Here's an article I co-authored with Emily Hemendinger for The Conversation. You can find the original version at the link at the bottom of the article.
Just as the sun rises and sets, it's inevitable that the New Year comes with resolutions to be more active and to finally lose those pounds, holiday or otherwise. This year, social media is talking about "sequential meals" – the “natural” form of semaglutide (i.e., Wegovy).
Wegovy and Ozempic, both GLP-1 agonists, have taken the world by storm, providing a simple way to lose weight without changing our lifestyle. A new report in Science helps us understand what we do not know: the known unknowns of obesity. Let me summarize.
If you're one of the 100% of viewers who want to put a brick through your TV when one of the ceaseless, nauseating Ozempic ads comes on there's hope on the horizon. Pfizer has a pill that seems to work as well as the O-O-O-Ozempic injections. Perhaps this will shut up those wretched ads. A look at Pfizer's clinical trial data.
The two long-term drivers for weight loss and control are your basal metabolic rate, the number of calories you burn while your carcass is at rest, and your muscle tissue’s ability to perform and sustain physical activity for extended periods moving your carcass. Both are dependent on the amount of muscle tissue you have developed through conditioning or granted through genetics. So, before you decide to withdraw from your 401K to pay for your hit of Wegovy or Ozempic or any other miraculously pitched expensive weight loss drug, you need to consider some basic physiology.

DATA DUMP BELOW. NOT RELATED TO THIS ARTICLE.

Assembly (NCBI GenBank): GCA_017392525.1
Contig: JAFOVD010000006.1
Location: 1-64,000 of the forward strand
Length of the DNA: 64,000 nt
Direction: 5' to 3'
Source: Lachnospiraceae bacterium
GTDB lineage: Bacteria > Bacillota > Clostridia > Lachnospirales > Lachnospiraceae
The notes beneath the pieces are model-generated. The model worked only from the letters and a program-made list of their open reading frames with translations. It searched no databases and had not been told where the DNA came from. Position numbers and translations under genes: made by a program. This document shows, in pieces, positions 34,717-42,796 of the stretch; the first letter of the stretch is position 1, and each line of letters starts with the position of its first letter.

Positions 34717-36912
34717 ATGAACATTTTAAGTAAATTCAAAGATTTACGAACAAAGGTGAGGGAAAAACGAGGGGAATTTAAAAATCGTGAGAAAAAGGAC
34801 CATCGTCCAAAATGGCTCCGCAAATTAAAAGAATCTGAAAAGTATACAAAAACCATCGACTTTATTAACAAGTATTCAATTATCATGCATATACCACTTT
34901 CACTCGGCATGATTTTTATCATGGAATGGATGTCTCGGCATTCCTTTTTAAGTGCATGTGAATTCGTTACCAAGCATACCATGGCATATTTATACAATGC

A recent study found that marijuana smoke may cause emphysema. The problem? The study was complete garbage. Celebrities and social-media "influencers" are hyping the weight-loss benefits of repurposed diabetes drugs. Should these medicines really be used to slim down? It's complicated.
Continuing its trend of unjustified censorship, Twitter put a "warning" on one of our recent tweets "so people who don’t want to see sensitive content can avoid it." This protects nobody, but it denies the public access to credible health information.
The Conversation returns with another awful story about the dangers of "ultra-processed" food. Here's a look at the science they ignored—again.
Comedian Bill Maher is in trouble after attacking the fat-acceptance movement on his show last week. Not only was the segment hilarious, but it highlighted an important fact many people would rather not discuss: social-justice activists are rewriting science to protect their ideological commitments.
Dr. Chuck Dinerstein and Cameron English recently joined Dr. Jay Lehr and Tom Harris on The Other Side of the Story radio show to discuss the controversial claim that "obesity acceptance is ruining our health." Is that true, or has the public health establishment actually exaggerated the dangers of being overweight?
Is type 2 diabetes due largely to genetics? Does veganism lead to more weight loss than other common diets? On episode 9 of the Science Dispatch Podcast, we take a critical look at two studies, each tackling one of these intriguing questions.